Letter to the editor: Media should admit their biases
Mark Cohen’s editorial on fake news versus real news (“Newspapers and watchdog journalism,” June 30, TribLIVE) has good points on how news consumers can spot fake stories, but he glosses over biased reporting. I believe the main reason people seek out alternative news sites is because they don’t trust the media to be honest about their biases.
Most news outlets are overwhelmingly liberal -- even to what’s not reported. Something as seemingly innocuous as the preinstalled homepage on computers is often biased and wouldn’t display a favorable story on Republicans if the company’s survival depended on it. They would never admit that they’re biased. For them, like most news outlets, this is information the consumer just doesn’t need to know.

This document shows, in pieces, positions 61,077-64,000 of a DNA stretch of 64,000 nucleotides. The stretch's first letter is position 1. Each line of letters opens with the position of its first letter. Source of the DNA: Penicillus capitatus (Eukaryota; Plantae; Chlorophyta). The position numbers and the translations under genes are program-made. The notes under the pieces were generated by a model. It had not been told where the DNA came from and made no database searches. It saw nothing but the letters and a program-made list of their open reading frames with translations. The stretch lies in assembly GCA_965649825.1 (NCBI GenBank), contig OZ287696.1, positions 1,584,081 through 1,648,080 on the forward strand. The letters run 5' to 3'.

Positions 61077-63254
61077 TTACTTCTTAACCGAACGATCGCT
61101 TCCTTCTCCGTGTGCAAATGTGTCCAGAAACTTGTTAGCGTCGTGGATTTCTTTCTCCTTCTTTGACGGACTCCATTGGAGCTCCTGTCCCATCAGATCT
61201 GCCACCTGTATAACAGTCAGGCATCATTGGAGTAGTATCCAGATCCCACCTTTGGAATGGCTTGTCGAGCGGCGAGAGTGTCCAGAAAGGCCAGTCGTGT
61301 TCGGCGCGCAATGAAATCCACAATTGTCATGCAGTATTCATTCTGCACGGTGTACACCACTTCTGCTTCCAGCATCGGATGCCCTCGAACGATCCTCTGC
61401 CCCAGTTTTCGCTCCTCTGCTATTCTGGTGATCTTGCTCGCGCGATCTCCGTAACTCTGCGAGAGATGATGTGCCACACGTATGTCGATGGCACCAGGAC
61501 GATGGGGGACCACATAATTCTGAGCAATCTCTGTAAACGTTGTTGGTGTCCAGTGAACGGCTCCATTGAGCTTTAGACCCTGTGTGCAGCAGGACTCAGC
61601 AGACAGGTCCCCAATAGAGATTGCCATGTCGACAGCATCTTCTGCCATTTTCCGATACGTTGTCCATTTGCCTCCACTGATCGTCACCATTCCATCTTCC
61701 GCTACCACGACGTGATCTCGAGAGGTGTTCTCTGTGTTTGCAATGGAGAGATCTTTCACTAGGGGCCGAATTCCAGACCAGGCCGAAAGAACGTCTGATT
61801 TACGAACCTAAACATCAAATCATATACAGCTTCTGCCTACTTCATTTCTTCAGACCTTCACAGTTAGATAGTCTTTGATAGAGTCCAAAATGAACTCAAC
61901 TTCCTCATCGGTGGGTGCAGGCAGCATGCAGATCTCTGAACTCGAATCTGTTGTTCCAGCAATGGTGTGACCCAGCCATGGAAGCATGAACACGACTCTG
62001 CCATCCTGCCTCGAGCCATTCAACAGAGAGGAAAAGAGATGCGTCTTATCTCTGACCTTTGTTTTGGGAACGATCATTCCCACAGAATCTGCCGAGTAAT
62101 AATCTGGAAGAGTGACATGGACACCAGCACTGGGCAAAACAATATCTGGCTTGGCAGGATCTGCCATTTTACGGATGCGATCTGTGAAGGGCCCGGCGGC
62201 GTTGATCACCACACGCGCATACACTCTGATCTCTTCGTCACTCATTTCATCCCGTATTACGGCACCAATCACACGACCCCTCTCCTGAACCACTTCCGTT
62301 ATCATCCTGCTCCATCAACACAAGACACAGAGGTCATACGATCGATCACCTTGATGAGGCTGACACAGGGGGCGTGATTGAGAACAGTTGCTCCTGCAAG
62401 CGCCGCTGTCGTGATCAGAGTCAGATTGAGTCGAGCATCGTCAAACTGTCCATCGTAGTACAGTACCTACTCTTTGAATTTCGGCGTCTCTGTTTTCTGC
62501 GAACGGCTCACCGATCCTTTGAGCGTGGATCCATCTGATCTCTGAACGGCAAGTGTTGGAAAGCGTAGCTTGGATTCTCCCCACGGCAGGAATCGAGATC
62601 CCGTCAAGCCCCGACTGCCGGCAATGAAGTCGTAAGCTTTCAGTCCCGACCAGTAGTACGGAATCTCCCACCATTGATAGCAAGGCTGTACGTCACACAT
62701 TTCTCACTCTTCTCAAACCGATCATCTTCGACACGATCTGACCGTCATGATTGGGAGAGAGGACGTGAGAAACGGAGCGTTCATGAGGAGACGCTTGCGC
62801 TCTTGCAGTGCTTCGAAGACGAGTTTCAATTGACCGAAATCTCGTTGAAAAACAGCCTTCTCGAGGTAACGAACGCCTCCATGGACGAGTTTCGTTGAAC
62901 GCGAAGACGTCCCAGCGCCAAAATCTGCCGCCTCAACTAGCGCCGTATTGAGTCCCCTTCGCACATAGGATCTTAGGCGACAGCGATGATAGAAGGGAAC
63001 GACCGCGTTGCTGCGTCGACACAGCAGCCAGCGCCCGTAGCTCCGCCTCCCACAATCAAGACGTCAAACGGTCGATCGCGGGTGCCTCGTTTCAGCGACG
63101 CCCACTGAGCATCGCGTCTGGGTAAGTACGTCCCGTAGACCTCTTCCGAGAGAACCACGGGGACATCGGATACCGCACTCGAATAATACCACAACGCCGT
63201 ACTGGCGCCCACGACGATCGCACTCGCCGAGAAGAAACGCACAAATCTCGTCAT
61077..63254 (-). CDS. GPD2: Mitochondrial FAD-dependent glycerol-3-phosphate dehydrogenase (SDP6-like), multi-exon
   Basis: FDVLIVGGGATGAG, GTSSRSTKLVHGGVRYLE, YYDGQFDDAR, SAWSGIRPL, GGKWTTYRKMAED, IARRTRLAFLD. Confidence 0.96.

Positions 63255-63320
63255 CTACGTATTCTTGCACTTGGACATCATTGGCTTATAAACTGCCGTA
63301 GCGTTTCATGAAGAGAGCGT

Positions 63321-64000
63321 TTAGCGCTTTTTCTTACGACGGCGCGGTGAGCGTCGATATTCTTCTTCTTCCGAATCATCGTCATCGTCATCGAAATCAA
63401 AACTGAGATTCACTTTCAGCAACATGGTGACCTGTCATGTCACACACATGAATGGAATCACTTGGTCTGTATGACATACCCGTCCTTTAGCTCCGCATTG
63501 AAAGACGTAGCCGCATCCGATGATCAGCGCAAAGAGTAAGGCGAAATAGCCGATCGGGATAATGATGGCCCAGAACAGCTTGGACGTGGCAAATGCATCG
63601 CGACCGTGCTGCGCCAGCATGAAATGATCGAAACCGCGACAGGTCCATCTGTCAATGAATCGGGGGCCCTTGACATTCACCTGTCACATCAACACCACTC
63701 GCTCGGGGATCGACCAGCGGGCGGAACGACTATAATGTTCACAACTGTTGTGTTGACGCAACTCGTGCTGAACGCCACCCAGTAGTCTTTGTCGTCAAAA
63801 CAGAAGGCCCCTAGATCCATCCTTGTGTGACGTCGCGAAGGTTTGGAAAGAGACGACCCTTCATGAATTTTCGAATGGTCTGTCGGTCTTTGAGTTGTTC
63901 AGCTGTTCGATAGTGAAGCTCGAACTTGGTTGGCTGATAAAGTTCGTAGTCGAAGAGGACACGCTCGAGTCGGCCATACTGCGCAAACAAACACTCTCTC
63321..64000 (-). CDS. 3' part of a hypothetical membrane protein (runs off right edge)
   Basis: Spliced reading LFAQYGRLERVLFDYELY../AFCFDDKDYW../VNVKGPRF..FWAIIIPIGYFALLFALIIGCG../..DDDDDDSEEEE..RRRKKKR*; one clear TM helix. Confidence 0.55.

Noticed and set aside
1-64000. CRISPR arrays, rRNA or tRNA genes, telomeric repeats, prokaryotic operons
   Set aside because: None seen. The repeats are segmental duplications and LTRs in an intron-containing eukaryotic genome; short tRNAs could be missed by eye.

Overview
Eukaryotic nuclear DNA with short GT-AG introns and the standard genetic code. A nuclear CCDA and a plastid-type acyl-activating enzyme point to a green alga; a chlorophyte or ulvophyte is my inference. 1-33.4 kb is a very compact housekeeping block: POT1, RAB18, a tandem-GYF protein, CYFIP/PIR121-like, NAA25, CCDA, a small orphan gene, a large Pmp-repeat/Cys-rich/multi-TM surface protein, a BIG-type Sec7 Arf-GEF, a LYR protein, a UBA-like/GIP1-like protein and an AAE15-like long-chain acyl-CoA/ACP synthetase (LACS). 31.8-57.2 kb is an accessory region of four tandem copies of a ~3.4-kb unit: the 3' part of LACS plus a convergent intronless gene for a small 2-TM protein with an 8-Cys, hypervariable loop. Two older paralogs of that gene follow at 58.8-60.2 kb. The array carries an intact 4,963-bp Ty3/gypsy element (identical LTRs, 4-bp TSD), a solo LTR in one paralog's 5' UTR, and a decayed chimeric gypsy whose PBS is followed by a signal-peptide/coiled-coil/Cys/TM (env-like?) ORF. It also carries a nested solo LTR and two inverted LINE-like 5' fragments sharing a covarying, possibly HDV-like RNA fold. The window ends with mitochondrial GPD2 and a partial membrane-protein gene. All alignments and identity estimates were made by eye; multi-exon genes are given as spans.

The Trib recently reprinted a Sun Sentinel article on how AutoNation CEO Mike Jackson insists Trump’s tariffs will raise the price of automobiles by $5,800. The Sentinel never bothered to mention that Jackson left the Republican party because of his hatred for President Trump. The Trib also runs Associated Press stories. I could be wrong, but aren’t they the ones who invented biased reporting?
I’d be OK with media bias if news organizations were honest about it. A simple note under a paper’s masthead or at the beginning of each newscast would be sufficient. “Proudly Promoting Progressive Ideals” or “Full Disclosure: 89 Percent of our Staff are Democrats” or “The Conservative Choice.” Even “We’re in Denial” would be enough. The alternative to this of course is honest reporting, but apparently that’s a really hard thing to do.